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Survivors of gun violence often suffer with physical and emotional pain years after

More than 300 Americans are shot every single day. That’s according to the national organization, Everytown for Gun Safety. Many survive their initial injury. But the physical and emotional trauma does not end when they’re discharged from the hospital. 

It was supposed to be an ordinary Saturday morning at a Tucson Safeway in January 2011. Pam Simon was preparing for a Congress on Your Corner meeting.

Her boss, former Congresswoman Gabby Giffords would be talking to members of the public.

"Gabby arrived, ran across the parking lot wearing black and red and I had black and red on," she recalled. "We always laughed about how we accidentally ended up with the same colors. I gave her a quick hug and she said, ‘let’s get going.’"

Soon after, Simon says a figure came between her and Giffords.

"And the next thing I knew I was on the ground. I did have an image of Gabby's feet flying into the air," she said.

In less than 30 seconds, a gunman carrying a 9 mm killed six people and injured 13, including Giffords and Simon. 

Going down the line

Mary Reed was also there along with her husband and two children. 

"And I caught a ricochet shot in my left arm," she said.

She remembers the gunman going down the line, shooting at close range. When he got to Reed, "He stood behind me, saw that I was covering my child and tried to shoot her through me and grazed my right arm trying to shoot at her head," said Reed.

Reed spun around so she could look the shooter in the eye. He lowered his gun from her head and shot her a third time. A single round entered her spine.

"The bullet sits inside a nerve bundle that comes out of your spine that controls your bowels, bladder and right leg."

Although not paralyzed, Reed has been living with chronic pain ever since. 

Simon’s gun injury has mostly healed, but she suffers in other ways. "I would say the mental injury has been much more difficult for me than the physical."

Simon was diagnosed with PTSD. And it’s something she deals with to this day. "Sometimes you don't even know the trigger," she explained. "But all of a sudden, you're planning your escape route again."

Survivors feel abandoned

Last year, a study in the Annals of Internal Medicine looked at the long-term outcomes for gun violence survivors over the course of a year. It was one of the first, large-scale studies to do so. 

"The people that do survive have at least 40% increase in pain diagnosis … 50% increase in psychiatric disorders. And that can be depression could be post-traumatic stress disorder, and 85% increase in substance use disorder," said Dr. Sue Bornstein, the chair of the Board of Regents for the American College of Physicians, which has called firearm injury a public health issue for the last 30 years. 

Despite that, care for survivors beyond the acute phase is limited.

"Unfortunately, they do sometimes feel abandoned, I think the evidence shows that they feel abandoned after they're discharged from the hospital," she said.

That’s changing in some places, says Bornstein, because the reality is, gun violence is on the rise and there’s a need for more coordinated care afterwards.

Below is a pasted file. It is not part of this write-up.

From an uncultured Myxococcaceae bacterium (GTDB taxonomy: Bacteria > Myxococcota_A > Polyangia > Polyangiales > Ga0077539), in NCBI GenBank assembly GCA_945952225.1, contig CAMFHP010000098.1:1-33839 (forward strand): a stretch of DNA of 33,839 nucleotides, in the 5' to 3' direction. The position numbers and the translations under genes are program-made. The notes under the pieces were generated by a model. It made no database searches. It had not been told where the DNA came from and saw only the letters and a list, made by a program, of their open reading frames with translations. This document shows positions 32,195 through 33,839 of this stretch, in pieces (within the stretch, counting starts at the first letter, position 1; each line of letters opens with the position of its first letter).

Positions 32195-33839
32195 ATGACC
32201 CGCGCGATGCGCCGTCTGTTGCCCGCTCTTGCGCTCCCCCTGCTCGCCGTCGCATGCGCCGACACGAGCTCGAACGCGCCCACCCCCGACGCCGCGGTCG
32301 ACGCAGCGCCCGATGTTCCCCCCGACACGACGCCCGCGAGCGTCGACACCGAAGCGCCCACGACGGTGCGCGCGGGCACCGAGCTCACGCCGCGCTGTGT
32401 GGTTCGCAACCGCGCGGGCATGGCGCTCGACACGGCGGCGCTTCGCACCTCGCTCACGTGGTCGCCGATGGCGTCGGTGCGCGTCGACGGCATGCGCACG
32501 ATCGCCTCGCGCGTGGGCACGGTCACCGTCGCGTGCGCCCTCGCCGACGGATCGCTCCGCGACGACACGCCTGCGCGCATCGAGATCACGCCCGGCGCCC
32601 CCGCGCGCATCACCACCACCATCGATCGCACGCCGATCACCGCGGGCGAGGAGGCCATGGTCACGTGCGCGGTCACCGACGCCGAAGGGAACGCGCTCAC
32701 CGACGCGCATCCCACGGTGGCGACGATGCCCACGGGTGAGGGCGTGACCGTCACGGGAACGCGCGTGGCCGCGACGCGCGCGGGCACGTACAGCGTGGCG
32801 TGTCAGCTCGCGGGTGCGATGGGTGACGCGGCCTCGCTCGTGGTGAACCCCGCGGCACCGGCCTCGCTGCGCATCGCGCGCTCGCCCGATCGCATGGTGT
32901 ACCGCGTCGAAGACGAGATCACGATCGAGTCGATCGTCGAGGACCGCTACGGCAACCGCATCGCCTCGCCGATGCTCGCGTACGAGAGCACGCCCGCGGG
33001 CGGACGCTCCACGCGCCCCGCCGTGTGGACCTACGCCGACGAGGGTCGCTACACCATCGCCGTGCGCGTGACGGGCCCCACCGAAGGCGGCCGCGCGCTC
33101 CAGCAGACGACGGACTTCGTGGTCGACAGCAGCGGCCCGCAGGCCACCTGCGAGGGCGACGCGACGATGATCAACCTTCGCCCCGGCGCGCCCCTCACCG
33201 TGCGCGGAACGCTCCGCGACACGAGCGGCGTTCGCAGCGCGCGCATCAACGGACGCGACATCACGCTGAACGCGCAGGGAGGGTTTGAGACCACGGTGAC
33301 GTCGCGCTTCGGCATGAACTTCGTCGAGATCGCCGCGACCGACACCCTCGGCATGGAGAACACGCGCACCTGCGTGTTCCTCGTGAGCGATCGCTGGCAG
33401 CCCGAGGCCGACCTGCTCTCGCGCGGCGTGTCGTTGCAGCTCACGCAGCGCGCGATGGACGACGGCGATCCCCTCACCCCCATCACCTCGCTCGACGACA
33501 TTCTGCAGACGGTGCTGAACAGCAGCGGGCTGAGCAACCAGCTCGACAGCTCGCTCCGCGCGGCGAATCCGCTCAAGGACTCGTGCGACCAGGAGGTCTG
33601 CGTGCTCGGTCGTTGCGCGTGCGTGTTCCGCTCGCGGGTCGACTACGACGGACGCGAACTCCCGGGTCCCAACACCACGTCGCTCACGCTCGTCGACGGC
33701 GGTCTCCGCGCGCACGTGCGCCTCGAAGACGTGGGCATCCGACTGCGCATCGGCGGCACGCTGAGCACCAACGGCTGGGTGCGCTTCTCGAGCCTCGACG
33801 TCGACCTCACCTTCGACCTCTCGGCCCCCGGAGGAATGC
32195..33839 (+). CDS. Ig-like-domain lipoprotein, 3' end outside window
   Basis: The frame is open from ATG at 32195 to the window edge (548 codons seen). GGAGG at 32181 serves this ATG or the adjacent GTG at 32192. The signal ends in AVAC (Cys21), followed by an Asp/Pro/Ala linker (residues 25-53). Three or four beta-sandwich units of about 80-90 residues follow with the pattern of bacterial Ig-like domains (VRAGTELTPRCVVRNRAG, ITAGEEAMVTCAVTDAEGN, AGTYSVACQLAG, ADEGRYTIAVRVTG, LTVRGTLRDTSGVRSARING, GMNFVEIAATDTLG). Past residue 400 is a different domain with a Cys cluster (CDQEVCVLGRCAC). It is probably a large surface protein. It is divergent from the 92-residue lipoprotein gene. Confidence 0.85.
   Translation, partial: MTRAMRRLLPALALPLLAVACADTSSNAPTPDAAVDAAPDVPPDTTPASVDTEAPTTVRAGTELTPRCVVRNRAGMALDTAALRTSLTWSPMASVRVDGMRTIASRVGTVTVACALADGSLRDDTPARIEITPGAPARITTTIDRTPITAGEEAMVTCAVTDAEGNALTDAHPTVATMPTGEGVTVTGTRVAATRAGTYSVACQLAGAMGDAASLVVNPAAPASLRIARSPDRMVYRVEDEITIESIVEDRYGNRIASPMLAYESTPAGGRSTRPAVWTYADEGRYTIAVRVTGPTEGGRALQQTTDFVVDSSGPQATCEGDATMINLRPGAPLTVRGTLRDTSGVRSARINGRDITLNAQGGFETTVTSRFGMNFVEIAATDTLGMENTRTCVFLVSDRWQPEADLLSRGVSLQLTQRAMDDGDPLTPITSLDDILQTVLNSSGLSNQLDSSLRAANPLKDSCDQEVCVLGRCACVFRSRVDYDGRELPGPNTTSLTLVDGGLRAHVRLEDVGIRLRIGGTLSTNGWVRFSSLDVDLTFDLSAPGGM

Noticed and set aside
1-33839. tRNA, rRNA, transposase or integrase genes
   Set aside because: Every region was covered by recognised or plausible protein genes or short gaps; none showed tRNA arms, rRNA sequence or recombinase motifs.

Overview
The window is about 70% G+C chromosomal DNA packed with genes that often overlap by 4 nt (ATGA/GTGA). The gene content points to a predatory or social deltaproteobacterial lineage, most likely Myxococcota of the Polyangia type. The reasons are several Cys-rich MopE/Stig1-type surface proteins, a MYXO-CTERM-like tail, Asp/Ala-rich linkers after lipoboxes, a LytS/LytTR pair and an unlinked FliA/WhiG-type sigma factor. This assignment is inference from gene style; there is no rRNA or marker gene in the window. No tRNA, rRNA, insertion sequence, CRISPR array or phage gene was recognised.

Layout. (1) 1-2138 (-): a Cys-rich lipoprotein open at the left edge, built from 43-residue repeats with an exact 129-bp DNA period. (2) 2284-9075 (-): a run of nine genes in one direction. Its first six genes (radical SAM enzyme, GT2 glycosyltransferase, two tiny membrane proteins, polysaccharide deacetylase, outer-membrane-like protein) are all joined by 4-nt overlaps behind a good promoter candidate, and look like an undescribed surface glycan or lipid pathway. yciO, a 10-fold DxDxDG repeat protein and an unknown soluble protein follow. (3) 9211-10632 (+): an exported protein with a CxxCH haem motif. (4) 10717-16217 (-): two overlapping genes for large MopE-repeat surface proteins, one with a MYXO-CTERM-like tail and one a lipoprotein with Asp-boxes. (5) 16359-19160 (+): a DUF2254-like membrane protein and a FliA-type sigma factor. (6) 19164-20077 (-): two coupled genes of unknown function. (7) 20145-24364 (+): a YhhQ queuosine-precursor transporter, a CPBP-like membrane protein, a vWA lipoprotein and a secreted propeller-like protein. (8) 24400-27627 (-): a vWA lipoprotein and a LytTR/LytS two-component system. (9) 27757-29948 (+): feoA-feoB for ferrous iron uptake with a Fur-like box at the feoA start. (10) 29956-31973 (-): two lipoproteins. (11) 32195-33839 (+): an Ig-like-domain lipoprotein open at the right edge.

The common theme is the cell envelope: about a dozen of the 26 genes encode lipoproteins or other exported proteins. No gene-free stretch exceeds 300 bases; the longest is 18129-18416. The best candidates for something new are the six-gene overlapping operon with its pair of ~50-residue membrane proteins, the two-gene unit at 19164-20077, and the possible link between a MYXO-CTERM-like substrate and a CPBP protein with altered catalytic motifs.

Life after gun violence

Dr. Kyndra Simmons is the director of frontline training and technical assistance at the Health Alliance for Violence Intervention, known as HAVI. The alliance currently works with 50 hospitals across the United States to create and build out hospital violence intervention programs. 

The goal is to better support survivors after they leave the hospital. 

"That's the biggest piece," said Simmons, "how do you heal from the injury? Because what we have to talk [about], especially with survivors of gunshot victims, [is that] sometimes their body is not going to be the same."

And sometimes those are really difficult conversations, she says. Simmons thinks back to a time when she encountered a woman who was shot in late adolescence. 

"Later on it was determined that she was unable to have children. Just from the extent of her injuries, and these are some of the things that come about, because sometimes all of the bullets can't be removed."

And what happened to that woman is just one example of those lasting consequences. Colin Goddard was shot in the 2007 Virginia Tech massacre. He’s now suffering from lead poisoning because of bullet fragments still in his body.

"My son was picking flesh out of my daughter's long hair because everyone was shot in this tiny confined space so close together." — Mary Reed

The forgotten victims

But it's not just the injured who struggle, there are the uninjured like Mary Reed’s children.

Reed was the last to be transported to the hospital. As she waited, her children used rags to try to stem the bleeding. She remembers her then 13-year-old son, with his one free hand, reaching over to touch his sister's head.

"My son was picking flesh out of my daughter's long hair because everyone was shot in this tiny confined space so close together."

It was then she knew they would never be the same. More than a decade has gone by and her now adult children still wrestle with the horror of that day.  

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KJZZ senior field correspondent Kathy Ritchie has 20 years of experience reporting and writing stories for national and local media outlets — nearly a decade of it has been spent in public media.